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MAGA might and happy leaders: Super Tuesday takeaways

Gonzales faces runoff, but Jackson Lee pivoted easily back to House

Rep. Tony Gonzales, R-Texas, faces a runoff against a social media Second Amendment activist after Tuesday's primary.
Rep. Tony Gonzales, R-Texas, faces a runoff against a social media Second Amendment activist after Tuesday's primary. (Tom Williams/CQ Roll Call file photo)

The landscape for congressional races this November began taking shape Tuesday, as voters in five Super Tuesday states chose their nominees for House and Senate races. 

On a night where the outcomes in the presidential primaries felt largely predetermined — former President Donald Trump’s near sweep led to rival Nikki Haley’s withdrawal from the race on Wednesday and got Trump the endorsement of Senate Minority Leader Mitch McConnell — the results in primaries for congressional races were less so. 

In Alabama, Republican voters picked a House Freedom Caucus member over a member of the Appropriations Committee in a rare member-vs.-member primary. Other incumbents beat primary challengers, although Texas Rep. Tony Gonzales, who bucked the GOP on gun legislation after a school shooting in his district, must now compete in a May 28 runoff because he didn’t clear a 50 percent threshold on Tuesday.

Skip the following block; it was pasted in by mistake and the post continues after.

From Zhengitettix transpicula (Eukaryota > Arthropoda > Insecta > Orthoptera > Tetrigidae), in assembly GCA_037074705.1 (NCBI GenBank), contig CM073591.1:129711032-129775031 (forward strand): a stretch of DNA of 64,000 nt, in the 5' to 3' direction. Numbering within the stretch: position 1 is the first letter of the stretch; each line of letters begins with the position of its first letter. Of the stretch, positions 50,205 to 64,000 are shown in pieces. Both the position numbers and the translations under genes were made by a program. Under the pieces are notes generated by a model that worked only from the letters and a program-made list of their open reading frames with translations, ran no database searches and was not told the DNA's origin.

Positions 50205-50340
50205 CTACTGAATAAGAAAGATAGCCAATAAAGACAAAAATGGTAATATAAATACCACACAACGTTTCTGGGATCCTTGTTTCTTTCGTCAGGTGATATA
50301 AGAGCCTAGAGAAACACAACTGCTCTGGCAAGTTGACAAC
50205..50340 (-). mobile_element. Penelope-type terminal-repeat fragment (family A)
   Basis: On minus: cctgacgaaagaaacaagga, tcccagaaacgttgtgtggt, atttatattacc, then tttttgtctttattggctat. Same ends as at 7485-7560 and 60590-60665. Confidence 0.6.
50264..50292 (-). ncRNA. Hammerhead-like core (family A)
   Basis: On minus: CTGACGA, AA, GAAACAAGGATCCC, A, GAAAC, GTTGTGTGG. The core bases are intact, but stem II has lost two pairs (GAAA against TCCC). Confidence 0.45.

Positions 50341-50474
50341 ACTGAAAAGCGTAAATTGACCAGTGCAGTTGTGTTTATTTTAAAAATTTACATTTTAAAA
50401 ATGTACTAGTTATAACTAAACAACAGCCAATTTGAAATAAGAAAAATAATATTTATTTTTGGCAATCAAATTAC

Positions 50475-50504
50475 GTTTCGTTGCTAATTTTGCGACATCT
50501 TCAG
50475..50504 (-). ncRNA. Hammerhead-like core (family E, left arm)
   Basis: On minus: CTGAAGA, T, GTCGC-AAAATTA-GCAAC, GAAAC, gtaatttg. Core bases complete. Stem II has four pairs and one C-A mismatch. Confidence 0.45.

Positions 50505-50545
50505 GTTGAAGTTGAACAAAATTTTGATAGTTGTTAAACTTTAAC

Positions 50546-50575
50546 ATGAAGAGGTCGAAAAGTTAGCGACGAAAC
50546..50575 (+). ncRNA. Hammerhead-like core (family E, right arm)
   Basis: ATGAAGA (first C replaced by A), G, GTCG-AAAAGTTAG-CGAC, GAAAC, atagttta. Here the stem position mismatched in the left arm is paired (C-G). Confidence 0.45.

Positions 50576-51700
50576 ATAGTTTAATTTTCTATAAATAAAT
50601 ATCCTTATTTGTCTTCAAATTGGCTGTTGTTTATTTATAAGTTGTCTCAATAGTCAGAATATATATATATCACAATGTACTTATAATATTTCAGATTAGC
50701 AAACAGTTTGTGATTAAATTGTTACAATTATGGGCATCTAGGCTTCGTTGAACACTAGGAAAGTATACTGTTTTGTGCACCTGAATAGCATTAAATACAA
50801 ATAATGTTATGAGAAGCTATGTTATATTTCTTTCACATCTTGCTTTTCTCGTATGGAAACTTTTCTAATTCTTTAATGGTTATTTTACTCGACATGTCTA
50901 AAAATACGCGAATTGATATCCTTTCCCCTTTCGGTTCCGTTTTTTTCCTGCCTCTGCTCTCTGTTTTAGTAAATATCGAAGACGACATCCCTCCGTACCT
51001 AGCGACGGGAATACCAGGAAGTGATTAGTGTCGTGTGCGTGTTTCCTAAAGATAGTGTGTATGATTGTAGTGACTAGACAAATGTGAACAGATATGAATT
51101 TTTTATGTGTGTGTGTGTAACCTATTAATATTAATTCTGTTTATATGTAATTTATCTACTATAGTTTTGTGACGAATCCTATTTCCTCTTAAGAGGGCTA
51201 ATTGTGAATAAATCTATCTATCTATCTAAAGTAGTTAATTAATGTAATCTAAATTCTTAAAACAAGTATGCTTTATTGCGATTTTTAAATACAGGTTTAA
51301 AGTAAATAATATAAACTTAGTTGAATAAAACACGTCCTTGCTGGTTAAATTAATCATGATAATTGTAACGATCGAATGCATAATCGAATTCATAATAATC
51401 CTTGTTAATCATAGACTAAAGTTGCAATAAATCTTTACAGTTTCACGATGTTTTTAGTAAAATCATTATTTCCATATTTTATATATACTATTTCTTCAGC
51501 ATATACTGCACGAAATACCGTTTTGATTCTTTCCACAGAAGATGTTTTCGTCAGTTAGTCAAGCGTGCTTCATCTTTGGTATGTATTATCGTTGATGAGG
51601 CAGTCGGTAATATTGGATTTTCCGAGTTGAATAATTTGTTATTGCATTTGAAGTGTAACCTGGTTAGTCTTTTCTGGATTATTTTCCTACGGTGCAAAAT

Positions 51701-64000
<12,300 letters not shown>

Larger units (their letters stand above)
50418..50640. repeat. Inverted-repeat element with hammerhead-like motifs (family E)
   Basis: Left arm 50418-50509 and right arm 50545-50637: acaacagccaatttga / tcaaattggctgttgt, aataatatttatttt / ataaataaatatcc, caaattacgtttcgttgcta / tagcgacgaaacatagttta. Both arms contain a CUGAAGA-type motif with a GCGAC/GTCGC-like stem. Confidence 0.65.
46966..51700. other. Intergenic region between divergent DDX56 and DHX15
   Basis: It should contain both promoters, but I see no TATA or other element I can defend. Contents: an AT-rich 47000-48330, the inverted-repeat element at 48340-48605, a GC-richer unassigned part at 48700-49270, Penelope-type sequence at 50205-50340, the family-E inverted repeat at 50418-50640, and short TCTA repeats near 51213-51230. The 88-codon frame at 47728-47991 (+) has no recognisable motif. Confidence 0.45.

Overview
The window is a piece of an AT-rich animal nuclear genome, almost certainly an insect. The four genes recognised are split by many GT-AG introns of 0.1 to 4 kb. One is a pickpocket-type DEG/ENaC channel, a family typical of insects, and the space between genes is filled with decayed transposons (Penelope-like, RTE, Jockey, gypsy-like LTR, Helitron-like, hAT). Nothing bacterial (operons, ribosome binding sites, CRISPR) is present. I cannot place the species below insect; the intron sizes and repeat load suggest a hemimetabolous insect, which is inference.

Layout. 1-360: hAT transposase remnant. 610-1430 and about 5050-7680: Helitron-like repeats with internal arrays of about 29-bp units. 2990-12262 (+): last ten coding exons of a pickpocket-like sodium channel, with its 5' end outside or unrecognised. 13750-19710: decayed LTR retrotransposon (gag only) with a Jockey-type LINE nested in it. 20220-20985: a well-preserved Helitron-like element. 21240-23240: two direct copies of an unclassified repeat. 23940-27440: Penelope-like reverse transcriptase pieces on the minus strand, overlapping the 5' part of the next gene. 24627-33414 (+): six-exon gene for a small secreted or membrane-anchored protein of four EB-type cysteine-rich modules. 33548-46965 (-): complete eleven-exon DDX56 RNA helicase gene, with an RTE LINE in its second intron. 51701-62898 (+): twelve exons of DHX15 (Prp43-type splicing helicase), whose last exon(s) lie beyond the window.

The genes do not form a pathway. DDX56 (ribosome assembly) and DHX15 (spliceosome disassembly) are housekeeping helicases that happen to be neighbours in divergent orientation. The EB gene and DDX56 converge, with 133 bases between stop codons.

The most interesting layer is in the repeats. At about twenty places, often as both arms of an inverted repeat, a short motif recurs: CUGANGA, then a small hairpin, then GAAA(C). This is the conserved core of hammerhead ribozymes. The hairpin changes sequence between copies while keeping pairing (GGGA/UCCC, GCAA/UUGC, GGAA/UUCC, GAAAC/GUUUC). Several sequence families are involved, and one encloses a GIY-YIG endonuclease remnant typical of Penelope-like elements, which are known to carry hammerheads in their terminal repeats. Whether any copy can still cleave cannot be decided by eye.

While votes were still being counted in some states on Wednesday, especially in open seats with Solid Democratic ratings in the fall, Republicans appeared to get their preferred candidates in some races that will determine which party wins control of the House in November. But other runoffs could also hone the sharp edges that now divide the House GOP conference.

[Key results from congressional primaries on Super Tuesday]

Senate Democrats saw results that could help them save their resources for November. Texas Rep. Colin Allred won with enough support to avoid a runoff and can start focusing solely on GOP Sen. Ted Cruz in what his party hopes will be a top-tier Senate race. In California, the party will avoid a costly general election featuring two Democrats that could have pulled outside resources away from states where Democrats are on defense, although that also meant two progressive House members were looking at the end of their tenure in the House. 

Here are six takeaways from Tuesday night. 

Happy leaders

The field of competitive House seats is small, so Laurie Buckhout’s primary win in North Carolina’s 1st District is a coup for the GOP campaign arm, which considers Democratic Rep. Don Davis a top target. Buckhout had backing from the Congressional Leadership Fund, a super PAC with ties to House GOP leadership, in her race against Sandy Smith, who lost to Davis two years ago and was dogged by allegations of domestic abuse, which she denied.

“Laurie’s victory makes this race a top pickup opportunity for Republicans, and we look forward to ensuring she makes Don Davis a one-term congressman and flips this seat red in November,” Dan Conston, CLF’s president, said in a statement.